You do bring up an interesting point about airport screening because presumably that would require significant manpower. In passing, however, it appears that screening at airports hasn't advanced to the stage where it's particularly effective. .
I'm not so optimistic. I'll believe any of this when I see it.
Hospitals were waiting instead of making their own preparations.
And they told Amber Vinson it was OK to fly with a slight fever, only later to vilify her in the press for "breaking protocol."
What an absolute shitshow.
"In both cities, all the ingredients for an explosion of new cases were in place. That explosion never happened, thanks to the country’s strong leadership and effective coordination of an immediate and aggressive response. As in Senegal, an emergency operations centre was established, supported by the WHO country office. Also like Senegal, Nigeria had a first-rate virology laboratory, affiliated with the Lagos University Teaching Hospital, that was staffed and equipped to promptly diagnose a case of Ebola virus disease.
"The government generously allocated funds and dispersed them quickly. Isolation facilities were built in both cities, as were designated Ebola treatment facilities. House-to-house information campaigns and messages on local radio stations, in local dialects, were used to ease public fears. Infrastructures and cutting-edge technologies in place for polio eradication, were repurposed to support the Ebola response, putting GPS systems to work for real-time contact tracing and daily mapping of transmission chains. Contact tracing reached 100% in Lagos and 99.8% in Port Harcourt.
"In what WHO described as a “spectacular success story”, the country held the number of cases to 19, with 7 deaths. World-class epidemiological detective work eventually linked all cases back to either direct or indirect contact with the air traveller from Liberia. WHO declared Nigeria free of Ebola virus transmission on 20 October."
That's what is scary about Ebola. And ofcourse the fact there is still no cure.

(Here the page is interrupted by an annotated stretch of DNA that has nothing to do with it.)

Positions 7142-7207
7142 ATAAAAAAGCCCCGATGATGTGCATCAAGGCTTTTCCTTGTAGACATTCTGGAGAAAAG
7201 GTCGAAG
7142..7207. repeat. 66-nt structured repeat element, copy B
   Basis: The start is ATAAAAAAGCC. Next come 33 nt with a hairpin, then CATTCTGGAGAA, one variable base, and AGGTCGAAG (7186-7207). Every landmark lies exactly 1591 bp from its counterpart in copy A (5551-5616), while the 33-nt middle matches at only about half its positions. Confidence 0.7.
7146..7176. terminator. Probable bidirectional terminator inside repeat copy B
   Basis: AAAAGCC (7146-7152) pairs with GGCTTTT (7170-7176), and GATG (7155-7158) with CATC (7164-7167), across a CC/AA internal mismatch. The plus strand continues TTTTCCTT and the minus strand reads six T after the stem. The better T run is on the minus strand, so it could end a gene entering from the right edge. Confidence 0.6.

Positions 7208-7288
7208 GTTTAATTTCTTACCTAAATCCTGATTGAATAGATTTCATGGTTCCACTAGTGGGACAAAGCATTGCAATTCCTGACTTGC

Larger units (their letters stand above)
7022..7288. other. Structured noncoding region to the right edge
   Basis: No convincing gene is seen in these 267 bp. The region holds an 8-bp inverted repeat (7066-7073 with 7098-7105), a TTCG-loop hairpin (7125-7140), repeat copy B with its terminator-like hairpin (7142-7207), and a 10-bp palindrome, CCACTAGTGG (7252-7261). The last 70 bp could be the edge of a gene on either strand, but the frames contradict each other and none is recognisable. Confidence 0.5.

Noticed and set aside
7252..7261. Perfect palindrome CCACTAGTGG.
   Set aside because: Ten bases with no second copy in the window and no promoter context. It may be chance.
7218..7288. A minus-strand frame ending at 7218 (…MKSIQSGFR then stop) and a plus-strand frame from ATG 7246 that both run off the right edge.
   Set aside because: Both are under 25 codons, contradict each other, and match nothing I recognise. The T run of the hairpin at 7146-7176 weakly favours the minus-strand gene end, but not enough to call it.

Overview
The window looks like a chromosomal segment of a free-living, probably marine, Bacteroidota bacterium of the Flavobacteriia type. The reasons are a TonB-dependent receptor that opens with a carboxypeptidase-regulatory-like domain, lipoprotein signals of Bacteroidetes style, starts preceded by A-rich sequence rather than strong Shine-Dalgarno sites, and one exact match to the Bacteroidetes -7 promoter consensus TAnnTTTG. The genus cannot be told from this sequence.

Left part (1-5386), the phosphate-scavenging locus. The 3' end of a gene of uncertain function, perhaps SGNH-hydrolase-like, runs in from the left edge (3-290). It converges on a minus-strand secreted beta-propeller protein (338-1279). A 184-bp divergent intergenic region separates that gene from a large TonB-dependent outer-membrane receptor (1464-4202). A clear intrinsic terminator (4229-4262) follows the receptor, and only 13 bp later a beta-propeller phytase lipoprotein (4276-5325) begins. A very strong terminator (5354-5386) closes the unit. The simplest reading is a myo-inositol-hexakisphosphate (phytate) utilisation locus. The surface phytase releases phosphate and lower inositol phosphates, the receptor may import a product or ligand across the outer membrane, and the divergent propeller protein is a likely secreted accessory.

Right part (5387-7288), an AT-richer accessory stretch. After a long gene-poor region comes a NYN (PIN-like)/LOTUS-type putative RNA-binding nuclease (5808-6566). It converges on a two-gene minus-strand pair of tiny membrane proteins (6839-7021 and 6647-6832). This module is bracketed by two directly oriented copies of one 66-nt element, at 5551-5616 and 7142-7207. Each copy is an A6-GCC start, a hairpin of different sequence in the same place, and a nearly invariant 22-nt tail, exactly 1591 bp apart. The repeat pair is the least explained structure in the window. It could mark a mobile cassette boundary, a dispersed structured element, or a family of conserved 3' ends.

Sort of, their are treatments that increase survival rates significantly. Supportive hospital care might not seem as useful as a wonder pill, but an IV drip can make a huge difference.
Also bodes well for our ability to make a vaccine.
It also doesn't help that medical teams sometimes get attacked by locals.
> It also doesn't help that medical teams sometimes get attacked by locals
Who is attacking them for what reason? Anti-vacciners or something?
He certainly didn’t mention cannibalism. They were most concerned about the ritual washing before burial. Apparently the bodies are cleansed, bowels washed, etc. Given how Ebola spreads, this was virtually a guarantee that anyone handling the dead would contract the disease.
Their biggest successes were in teaching families how to use gloves, masks, and bleach. Any danger the CDC teams were in seemed to be mostly limited to political instability.
The last outbreak started from people eating infected bats. I'll have to read up on this one.
That is - for how long you can transmit the disease without showing symptoms.
The nightmare, of course, being a highly contagious, very deadly disease which let its victims infect others for weeks or months before falling ill themselves.
I recall having read somewhere that a 'good' thing about ebola is that it mostly gets its victims before they've had a chance to travel very far, thus limiting its spread.
That’s a very good description of Variola Major, and one reason (along with lethality and disfiguring effects) that it was so terrifying.
The other critical feature is how easy it is passed on to a new victim, the worst scenario is being airborne.
Twitter thread from a MSW/JD with some more info regarding the Ebola outbreak and interactions between DRC, CAR, and South Sudan — https://twitter.com/geopoliticaljd/status/108699357731649945...